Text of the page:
Imagine being in water fifteen feet deep, your arms are getting tired, and your feet can no longer help you maintain buoyancy. You begin to panic; your heart races; you desperately grasp for air. Nothing must be more frightening than those first moments a person realizes they are drowning. Those moments just before panic sets in. Those moments when you begin to question all the decisions that brought you to this place in time. Panicked you grasp for someone, something, anything to hold you above water, if you could just have one more second of footing, something solid to sustain you. Just then a Good Samaritan shows up to attempt to help, desperately you lunge you grab, you pull, you will do anything to get out of your current situation. The Samaritan has to make a choice back off and wait for a trained lifeguard, or attempt rescue and risk becoming a second victim.
While training for lifeguard certification my senior year in HS I admittedly do not remember much (except for maybe the school issued Speedos the entire gym class was mandated to wear). One thing I do remember though is “drowning people panic.” Panicking people do not think. They do not recognize help. Rescuing a flailing victim is almost impossible.
Being in a school that does not seem to embrace the same educational philosophy as you do must be similar to drowning, First you are swimming thinking you can ride out the progressive thought in the school, then you realize you are slowly being left behind. You grow tired. Occasionally you lash out (outwardly criticize colleague for “buying into” the philosophy or as some say, "drinking the Kool Aid"or playing around at "Camp Quest") , you begin to grab and grasp at things you thought were solid non-negotiable educational standards (tracking, the “teacher vs. student mentality, departments, mixed cohort classes, homogeneous ability level classes for certain subjects). Others will attempt to throw out lines (Professional Development, Critical Friends Groups, and open Small Learning Community discussions) however you fight them off. You acuse “them”(people who seem to be swimming) of not understanding you. You claim your needs outweigh anything “they” have to offer. You reach and grab for something. If I could just get this one tracked class, if I could just have that one class without so many students that need my help. I was a good teacher. You start to think, “These people are just doing this wrong. This progressive crap will eventually pass. Come on guys lets face it we are really just a department. Eventually this community stuff will just pass. Soon we will be just like every other school. Just wait until they see my regents grades.”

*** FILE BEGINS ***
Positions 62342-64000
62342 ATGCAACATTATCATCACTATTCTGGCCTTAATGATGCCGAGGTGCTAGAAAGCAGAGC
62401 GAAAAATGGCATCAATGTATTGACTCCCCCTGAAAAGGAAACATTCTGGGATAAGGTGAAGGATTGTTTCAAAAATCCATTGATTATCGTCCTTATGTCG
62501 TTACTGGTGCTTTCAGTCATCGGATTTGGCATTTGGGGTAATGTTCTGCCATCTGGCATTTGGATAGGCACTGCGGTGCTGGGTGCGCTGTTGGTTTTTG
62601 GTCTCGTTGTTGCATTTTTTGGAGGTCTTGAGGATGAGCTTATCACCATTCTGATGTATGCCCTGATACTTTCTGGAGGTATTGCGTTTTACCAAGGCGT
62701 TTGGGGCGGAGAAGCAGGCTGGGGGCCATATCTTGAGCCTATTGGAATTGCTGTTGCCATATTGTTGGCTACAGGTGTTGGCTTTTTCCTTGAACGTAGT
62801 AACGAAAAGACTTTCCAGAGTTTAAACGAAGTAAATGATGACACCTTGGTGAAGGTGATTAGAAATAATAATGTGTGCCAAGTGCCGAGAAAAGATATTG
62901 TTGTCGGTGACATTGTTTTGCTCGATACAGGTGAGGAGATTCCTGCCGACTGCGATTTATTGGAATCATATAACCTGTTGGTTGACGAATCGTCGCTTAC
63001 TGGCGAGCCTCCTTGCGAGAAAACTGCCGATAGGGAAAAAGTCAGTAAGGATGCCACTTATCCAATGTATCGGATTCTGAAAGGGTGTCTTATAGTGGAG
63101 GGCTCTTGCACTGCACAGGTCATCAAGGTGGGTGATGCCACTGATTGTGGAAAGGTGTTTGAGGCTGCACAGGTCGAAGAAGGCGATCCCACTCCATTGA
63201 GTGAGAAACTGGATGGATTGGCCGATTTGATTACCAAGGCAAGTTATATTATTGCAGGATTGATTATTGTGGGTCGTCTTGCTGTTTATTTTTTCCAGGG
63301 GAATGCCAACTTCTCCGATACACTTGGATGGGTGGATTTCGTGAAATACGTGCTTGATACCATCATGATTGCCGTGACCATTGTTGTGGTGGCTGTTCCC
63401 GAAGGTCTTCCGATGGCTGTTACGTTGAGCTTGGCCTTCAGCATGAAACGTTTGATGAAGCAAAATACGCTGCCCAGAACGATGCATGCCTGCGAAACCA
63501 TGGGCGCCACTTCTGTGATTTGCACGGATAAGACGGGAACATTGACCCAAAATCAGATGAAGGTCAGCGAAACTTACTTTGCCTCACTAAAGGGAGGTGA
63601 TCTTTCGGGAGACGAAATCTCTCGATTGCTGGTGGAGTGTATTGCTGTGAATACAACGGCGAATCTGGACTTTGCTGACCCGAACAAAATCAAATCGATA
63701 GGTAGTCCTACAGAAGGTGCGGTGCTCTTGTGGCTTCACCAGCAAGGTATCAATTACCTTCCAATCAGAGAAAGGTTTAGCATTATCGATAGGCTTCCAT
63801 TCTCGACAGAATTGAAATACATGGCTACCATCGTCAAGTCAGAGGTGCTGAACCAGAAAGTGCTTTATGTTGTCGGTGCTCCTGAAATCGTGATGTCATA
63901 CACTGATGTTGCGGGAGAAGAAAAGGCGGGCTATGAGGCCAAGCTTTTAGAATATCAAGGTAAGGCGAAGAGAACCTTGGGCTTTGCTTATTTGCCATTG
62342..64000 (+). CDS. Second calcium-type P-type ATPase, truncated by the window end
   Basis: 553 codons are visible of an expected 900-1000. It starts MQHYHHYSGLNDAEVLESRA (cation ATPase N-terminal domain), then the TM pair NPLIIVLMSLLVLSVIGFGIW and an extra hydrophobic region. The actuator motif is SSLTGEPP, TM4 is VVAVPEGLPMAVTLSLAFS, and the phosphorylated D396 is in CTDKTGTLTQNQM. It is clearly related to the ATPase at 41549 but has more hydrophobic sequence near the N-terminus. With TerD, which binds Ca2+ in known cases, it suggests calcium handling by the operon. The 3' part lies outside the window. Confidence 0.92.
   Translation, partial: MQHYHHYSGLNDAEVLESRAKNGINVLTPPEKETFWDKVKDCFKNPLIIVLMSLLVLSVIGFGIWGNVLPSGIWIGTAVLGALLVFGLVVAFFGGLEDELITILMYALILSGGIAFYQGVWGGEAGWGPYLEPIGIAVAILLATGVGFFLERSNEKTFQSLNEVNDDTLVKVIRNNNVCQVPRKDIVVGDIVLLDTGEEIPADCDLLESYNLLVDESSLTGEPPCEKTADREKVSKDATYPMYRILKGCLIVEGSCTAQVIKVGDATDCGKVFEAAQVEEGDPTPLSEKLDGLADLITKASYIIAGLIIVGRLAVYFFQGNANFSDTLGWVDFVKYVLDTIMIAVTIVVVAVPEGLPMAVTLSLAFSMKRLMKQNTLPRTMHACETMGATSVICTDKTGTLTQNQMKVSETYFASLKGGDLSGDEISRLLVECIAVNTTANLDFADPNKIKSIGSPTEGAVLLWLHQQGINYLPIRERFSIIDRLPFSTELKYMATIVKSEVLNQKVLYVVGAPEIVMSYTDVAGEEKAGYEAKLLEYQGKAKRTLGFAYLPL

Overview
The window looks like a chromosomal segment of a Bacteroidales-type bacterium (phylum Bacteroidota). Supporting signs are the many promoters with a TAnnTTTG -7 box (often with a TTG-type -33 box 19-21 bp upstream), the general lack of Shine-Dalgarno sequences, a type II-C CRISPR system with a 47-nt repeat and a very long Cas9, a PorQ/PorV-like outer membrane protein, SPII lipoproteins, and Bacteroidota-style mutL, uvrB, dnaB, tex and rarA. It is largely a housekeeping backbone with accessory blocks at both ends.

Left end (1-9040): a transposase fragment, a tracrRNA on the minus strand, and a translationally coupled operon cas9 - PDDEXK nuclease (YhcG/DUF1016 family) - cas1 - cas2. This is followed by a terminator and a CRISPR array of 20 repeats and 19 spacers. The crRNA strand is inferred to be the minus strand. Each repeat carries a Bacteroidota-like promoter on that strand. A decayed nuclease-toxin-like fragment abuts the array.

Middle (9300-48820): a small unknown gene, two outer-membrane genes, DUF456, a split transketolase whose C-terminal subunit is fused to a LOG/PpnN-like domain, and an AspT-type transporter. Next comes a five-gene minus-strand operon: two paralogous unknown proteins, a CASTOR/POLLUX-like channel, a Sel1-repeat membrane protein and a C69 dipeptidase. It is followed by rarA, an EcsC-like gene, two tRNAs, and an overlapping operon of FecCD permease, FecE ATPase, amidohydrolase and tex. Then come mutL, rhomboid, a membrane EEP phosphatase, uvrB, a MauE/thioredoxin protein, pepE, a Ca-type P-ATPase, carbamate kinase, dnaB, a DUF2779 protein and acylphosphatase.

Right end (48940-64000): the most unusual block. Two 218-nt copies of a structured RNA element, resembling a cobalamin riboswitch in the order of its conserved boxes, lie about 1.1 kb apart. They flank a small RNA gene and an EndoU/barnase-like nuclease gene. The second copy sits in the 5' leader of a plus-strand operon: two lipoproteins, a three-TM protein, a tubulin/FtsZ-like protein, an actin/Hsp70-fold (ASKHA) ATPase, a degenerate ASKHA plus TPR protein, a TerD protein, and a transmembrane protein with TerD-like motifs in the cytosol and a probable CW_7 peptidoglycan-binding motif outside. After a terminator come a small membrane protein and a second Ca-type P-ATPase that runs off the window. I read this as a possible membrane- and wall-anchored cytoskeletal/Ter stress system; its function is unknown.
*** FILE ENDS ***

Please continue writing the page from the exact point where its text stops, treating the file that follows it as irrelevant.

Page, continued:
Victims must realize when they are drowning and stop flailing their arms and let Samaritans help . Swimmers must listen for those who are already panicking, and spouting negativity and avoid being pulled down by their desperate grasping. Above all else we must remember these are our colleagues both swimmer and non-swimmer. The panicking victims and the trained lifeguards are both trying. We are all in the same small school, we all have so much more to learn.